Charismatic healing ministry leader and author Dr Randy Clark recently interviewed Mozambique-based missionary Heidi Baker on a subject which he said is not talked a lot about in Charismatic circles — suffering. The full interview which spans just over 90 minutes can be viewed in two parts on YouTube (part 1 and part 2). Below is an introduction to the interview
Veteran missionary and revivalist Heidi Baker has inspired multitudes of believers with testimonies of what she and her husband Rolland have seen God do through their ministry in Mozambique over nearly two decades.
The couple began their married life serving as missionaries in the slums of Hong Kong and other eastern nations in the early 80s. In the early 90s they ministered to the poor in London while doing their PhDs. But it was in Mozambique — especially after they were both touched deeply by the Holy Spirit during the Toronto Blessing revival in the mid 90s — that God took their ministry to the poorest of the poor, Iris Global, beyond their wildest dreams.
The Bakers have seen more than a million people come to Christ in Mozambique, they have seen many powerful miracles, and together with locals and volunteers from around the world they have established a network of church-based orphanages throughout the country and planted more than two thousand churches in northern Mozambique among people considered unreached and unreachable.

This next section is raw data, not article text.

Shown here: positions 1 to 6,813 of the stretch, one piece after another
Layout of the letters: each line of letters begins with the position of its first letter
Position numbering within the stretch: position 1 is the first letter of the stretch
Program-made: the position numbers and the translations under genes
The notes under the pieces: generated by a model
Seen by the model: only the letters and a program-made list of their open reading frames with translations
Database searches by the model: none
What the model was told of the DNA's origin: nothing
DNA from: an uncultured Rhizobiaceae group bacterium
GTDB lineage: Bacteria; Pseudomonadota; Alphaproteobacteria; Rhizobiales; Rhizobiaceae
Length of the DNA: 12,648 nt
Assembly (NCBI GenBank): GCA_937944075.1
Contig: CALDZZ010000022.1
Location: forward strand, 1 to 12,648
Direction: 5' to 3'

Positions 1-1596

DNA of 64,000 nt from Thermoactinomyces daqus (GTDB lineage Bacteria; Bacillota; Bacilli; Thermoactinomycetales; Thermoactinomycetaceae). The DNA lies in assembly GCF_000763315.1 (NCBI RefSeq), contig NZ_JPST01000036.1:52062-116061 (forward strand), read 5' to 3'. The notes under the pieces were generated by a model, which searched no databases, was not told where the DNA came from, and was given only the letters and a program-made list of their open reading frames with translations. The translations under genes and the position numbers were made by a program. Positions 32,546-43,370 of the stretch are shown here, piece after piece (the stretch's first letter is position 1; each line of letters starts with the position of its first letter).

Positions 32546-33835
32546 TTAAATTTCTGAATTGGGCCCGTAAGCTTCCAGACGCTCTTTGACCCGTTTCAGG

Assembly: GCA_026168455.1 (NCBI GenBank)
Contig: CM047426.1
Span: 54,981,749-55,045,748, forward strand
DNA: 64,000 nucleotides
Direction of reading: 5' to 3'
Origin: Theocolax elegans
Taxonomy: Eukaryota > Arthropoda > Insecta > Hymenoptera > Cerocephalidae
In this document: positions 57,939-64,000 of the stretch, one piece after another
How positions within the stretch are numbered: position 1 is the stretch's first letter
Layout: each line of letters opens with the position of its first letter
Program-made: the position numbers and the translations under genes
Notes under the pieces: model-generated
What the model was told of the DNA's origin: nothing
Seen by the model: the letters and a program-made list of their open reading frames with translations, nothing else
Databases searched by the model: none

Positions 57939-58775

While the couple have had to overcome many hardships, including poverty, serious illness and being shot at and stoned, they have experienced God’s provision, healing and protection.
In her recent interview with her friend and ministry associate Randy Clark, who she met during the Toronto Blessing, when he prophesied about her future ministry in Mozambique, Heidi said that after years of going from village to village in northern Mozambique, reaching out to people with the Gospel of Jesus and seeing God exceed their expectations, they absolutely believed that the revival was just going to keep on getting bigger and better.
But then suddenly, a few years ago, persecution and suffering came, beyond anything they could ever have imagined. This, she said, challenged a mindset that in Christ joy and suffering are separate from one another — a mindset that can cause believers to become depressed and lose their hope, trust and dreams in God when great suffering comes
But she says as village after village was burnt by Islamist insurgents, their people were martyred, crucified and beheaded — and hundreds of thousands of people were displaced — slowly they came to understand that when you take up your cross for Christ you discover that the cup of joy and the cup of suffering are the same cup.
You can view the full interview below: